Groovy

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SuanShu Scripting in Groovy

We can make Groovy into one all-powerful math computing environment for numerical analysis.

Groovy is an object-oriented programming language for the Java platform. It is dynamically compiled to Java Virtual Machine bytecode and therefore inter-operates with SuanShu and other Java libraries. Most Java code is also syntactically valid Groovy. Groovy uses a Java-like but simplified syntax. For example, Groovy syntax removes type (dynamic type), semicolons (optional), return keyword (optional). If you already know Java, the learning effort will be minimal. Therefore, Groovy is a popular scripting language for the Java platform.

 

Setup

This section describes how to set up in Groovy to use SuanShu to do numerical computing.

  1. You need a copy of suanshu.jar and a valid SuanShu license. You may download and purchase our products here.
  1. Download the latest stable version of Groovy from the Groovy website, here.
  1. Run the installer. When choosing the destination folder, please use one that contains no space and special characters. We recommend for example “C:\Groovy\Groovy-1.7.5”.

groovy_destination_folder

4.  Configure the environment variables as in the picture below.

 

groovy_environment_variables

5.  Set up the environment variable JAVA_HOME to point to where your JDK is installed. For example, “C:\Program Files (x86)\Java\jdk1.6.0_20”.

groovy_java_home

  1. Create the Groovy ${user.home} folder. The user.home system property is set by your operating system. For example, it can be C:\Users\Haksun Li on Vista, or C:\Document and Settings\Haksun Li on XP. Create the folder “.groovy”. Please note that when you rename on Windows, you need to type “.groovy.” (a “.” at the end) otherwise Windows will complain (a bug?). Then create the “lib” folder in “.groovy”.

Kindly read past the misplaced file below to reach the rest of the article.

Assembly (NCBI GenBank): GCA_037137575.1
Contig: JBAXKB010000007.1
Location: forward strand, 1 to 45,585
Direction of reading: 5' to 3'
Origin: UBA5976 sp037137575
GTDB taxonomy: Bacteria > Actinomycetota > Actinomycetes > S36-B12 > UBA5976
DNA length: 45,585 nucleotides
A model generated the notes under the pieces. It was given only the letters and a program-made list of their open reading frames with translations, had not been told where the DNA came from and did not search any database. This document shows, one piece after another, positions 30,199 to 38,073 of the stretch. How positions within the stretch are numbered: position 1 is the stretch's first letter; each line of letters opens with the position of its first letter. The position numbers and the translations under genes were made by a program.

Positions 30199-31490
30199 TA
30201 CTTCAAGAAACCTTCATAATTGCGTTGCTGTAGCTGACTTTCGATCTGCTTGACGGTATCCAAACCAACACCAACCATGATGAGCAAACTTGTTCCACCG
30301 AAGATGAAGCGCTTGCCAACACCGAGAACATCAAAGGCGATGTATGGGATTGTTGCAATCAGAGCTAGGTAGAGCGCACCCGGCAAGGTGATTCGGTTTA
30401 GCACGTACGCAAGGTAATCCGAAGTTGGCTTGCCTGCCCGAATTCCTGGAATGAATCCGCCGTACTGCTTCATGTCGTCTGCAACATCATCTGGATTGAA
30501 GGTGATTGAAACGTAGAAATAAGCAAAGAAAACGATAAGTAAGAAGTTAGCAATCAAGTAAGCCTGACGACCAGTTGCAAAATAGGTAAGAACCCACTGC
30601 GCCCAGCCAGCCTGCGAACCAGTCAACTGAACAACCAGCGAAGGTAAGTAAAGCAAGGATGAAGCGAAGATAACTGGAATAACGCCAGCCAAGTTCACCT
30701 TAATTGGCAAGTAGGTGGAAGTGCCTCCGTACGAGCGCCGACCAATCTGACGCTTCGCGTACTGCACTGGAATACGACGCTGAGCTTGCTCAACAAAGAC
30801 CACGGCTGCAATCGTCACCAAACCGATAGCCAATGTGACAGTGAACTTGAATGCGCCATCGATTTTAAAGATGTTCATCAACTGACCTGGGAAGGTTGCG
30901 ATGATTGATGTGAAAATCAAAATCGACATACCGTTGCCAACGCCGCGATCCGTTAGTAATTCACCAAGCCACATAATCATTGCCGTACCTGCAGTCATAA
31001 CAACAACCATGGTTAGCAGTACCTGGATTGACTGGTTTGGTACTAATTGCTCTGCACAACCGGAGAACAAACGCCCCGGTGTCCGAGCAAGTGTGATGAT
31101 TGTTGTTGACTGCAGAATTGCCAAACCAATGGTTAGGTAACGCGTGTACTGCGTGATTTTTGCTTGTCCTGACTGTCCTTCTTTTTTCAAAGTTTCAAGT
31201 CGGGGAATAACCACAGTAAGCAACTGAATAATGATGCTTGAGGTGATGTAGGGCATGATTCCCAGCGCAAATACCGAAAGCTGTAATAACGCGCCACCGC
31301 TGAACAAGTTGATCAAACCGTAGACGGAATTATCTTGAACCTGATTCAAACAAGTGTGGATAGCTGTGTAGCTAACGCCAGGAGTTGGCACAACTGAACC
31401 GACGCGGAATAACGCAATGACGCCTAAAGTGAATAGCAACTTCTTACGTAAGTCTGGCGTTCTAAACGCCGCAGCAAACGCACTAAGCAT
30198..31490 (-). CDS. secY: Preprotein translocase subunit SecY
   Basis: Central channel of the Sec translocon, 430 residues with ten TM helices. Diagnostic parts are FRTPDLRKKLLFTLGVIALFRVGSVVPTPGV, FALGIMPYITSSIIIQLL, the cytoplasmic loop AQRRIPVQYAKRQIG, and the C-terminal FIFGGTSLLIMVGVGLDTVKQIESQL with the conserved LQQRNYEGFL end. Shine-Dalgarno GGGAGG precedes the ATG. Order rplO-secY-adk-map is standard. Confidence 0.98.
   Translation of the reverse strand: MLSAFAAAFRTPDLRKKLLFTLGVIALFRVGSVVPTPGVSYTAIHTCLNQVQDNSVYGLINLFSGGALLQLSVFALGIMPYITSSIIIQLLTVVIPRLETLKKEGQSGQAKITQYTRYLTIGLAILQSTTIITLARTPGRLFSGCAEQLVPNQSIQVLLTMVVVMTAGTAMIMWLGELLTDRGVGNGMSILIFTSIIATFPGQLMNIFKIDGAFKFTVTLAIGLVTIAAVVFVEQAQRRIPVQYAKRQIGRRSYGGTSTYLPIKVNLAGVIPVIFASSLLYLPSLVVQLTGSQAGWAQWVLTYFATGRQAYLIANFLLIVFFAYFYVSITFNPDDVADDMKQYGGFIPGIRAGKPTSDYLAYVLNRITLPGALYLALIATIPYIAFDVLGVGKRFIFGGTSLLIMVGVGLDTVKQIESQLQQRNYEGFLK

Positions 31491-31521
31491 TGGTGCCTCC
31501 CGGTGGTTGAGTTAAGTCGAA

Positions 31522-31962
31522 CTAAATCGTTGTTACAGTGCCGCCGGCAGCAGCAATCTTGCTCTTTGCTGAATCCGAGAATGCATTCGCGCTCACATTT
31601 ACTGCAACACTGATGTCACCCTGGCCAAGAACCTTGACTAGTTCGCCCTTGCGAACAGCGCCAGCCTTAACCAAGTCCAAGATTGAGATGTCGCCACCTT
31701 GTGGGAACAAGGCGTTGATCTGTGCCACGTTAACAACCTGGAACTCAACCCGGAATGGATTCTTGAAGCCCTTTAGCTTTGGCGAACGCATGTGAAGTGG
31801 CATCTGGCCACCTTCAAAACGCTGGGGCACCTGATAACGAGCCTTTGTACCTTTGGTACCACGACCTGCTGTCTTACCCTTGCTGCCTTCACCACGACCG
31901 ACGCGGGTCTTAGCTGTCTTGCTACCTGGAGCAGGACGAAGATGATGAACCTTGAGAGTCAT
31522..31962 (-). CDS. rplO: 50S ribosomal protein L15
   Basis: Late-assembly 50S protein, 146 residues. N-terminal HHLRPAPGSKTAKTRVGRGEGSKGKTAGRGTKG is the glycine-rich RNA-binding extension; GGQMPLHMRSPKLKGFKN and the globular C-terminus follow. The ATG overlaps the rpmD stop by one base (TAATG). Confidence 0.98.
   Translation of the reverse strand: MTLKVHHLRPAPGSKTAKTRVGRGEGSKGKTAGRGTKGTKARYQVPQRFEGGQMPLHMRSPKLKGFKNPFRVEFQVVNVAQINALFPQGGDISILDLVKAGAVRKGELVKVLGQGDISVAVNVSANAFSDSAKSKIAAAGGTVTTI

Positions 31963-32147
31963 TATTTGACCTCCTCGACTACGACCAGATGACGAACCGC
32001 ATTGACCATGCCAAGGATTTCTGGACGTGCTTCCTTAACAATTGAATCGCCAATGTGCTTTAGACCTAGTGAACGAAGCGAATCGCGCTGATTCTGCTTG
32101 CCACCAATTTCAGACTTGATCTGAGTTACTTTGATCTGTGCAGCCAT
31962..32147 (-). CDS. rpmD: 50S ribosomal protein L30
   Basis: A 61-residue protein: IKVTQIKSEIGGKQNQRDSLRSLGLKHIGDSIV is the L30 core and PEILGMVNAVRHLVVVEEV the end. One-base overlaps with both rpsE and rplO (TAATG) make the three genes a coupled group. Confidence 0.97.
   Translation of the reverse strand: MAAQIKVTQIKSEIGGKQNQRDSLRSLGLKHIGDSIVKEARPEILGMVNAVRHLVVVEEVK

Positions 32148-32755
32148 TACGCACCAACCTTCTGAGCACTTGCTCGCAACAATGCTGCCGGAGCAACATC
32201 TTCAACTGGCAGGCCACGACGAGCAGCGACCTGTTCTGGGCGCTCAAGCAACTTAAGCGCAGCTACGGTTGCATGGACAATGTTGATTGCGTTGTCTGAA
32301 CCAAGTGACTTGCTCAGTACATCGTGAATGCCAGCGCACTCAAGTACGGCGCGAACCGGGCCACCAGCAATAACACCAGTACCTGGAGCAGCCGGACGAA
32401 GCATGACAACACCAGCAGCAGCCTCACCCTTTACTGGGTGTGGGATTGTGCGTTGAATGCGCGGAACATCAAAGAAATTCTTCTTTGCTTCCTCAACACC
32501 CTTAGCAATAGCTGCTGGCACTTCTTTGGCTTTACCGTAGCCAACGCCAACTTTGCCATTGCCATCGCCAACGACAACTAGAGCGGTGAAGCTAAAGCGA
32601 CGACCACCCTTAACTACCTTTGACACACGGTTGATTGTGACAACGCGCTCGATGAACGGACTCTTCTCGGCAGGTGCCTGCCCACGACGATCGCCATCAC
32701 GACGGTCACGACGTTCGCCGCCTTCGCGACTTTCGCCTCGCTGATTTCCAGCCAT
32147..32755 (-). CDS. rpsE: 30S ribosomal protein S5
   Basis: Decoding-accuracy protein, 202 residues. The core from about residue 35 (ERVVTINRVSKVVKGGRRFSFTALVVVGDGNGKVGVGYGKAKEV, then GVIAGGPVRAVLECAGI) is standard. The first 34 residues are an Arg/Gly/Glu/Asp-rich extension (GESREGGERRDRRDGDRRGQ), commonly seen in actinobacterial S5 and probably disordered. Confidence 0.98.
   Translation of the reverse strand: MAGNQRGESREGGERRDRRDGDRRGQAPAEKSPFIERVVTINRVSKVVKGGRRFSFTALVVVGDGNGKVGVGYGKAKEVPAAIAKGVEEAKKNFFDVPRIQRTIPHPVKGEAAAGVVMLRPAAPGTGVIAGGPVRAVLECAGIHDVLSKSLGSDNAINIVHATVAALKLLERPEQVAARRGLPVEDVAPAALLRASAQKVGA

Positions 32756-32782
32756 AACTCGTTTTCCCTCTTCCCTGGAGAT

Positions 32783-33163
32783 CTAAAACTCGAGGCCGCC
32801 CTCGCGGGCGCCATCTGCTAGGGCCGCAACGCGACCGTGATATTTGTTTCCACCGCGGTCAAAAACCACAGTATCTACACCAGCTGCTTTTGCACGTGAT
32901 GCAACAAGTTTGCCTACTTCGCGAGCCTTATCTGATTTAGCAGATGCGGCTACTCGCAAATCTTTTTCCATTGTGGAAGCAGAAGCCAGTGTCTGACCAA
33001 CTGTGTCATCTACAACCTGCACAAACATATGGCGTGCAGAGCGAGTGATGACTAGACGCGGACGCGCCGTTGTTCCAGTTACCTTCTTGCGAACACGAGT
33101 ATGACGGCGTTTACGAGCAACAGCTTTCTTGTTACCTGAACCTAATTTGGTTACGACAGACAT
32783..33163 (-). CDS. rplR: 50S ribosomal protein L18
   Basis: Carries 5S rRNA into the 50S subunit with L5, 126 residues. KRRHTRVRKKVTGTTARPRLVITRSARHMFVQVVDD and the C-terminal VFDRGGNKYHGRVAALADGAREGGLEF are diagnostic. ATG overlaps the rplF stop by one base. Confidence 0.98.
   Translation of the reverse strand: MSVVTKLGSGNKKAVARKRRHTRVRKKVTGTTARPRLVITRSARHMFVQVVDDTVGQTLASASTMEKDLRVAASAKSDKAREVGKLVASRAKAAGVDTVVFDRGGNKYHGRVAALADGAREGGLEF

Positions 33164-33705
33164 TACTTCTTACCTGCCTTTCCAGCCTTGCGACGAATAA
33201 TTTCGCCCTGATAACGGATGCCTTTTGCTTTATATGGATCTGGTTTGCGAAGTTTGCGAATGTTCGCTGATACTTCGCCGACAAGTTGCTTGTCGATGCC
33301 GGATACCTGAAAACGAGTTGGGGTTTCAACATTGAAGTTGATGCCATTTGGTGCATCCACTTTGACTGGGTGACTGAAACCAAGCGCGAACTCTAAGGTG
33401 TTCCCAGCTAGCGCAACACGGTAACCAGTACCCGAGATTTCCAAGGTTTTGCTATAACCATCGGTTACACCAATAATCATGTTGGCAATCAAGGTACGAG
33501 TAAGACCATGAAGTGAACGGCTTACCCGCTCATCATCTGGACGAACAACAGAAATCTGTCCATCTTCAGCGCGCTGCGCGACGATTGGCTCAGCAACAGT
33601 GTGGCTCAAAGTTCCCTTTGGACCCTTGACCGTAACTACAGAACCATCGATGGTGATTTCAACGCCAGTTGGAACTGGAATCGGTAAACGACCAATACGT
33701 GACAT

1. Setup SuanShu. Copy and paste the SuanShu jar files, e.g., “suanshu.jar” in .groovy/lib. Copy the SuanShu license file “suanshu.lic” into .groovy.

groovy_folder

 

8.  Modify the Groovy shortcuts to start in the .groovy folder. I created two shortcuts on desktop: one for the Groovy shell (groovysh.exe) and another for the Groovy Console (GroovyConsole). The start-in folder is the current/working directory for Groovy. The SuanShu license management will look for the license file in the current directory.

groovy_startin_folder

9.  Congratulations! You are now set up with Groovy and ready to go. You can start up the Groovy shell by double clicking on groovysh.exe (or the shortcut you created). Type this to say ‘hi’.

 

println hi

groovy_shell

 

  1. You may modify the properties on the shell screen by clicking on the Groovy icon at the upper left hand corner. I changed mine to white background and black font.

groovy_shell_properties

 

Tutorials

The best way to learn a language is by imitation and practice. We have prepared some examples to get you started on scripting SuanShu in Groovy. You may want to consult the references below to learn more about Groovy.

import

For those converting from the Matlab/Octave/R/Scilab, the hardest thing to get used to is “import”. To use any Java class in Groovy, we can either type the fully qualified name such as

com.numericalmethod.suanshu.matrix.doubles.dense.DenseMatrix

We need to do this every time we want to create a DenseMatrix. This is very cumbersome.

Alternatively, we can declare the namespace of DenseMatrix by “importing” them once for all.

import com.numericalmethod.suanshu.matrix.doubles.dense.DenseMatrix

Or, we can do

import com.numericalmethod.suanshu.matrix.doubles.dense.*

to import all classes in the package import com.numericalmethod.suanshu.matrix.doubles.dense.

Although the keyword “import” saves some typing, it can get cumbersome if you need to import many classes. The Groovy shell partially solves this problem by letting users to put the most often used imports in the shell startup script, “groovysh.rc”. This file is found in the .groovy folder (or you can create one in the folder).

We recommend the SuanShu users to include these imports. You can simply copy and paste to append them in your groovysh.rc.

 

 

References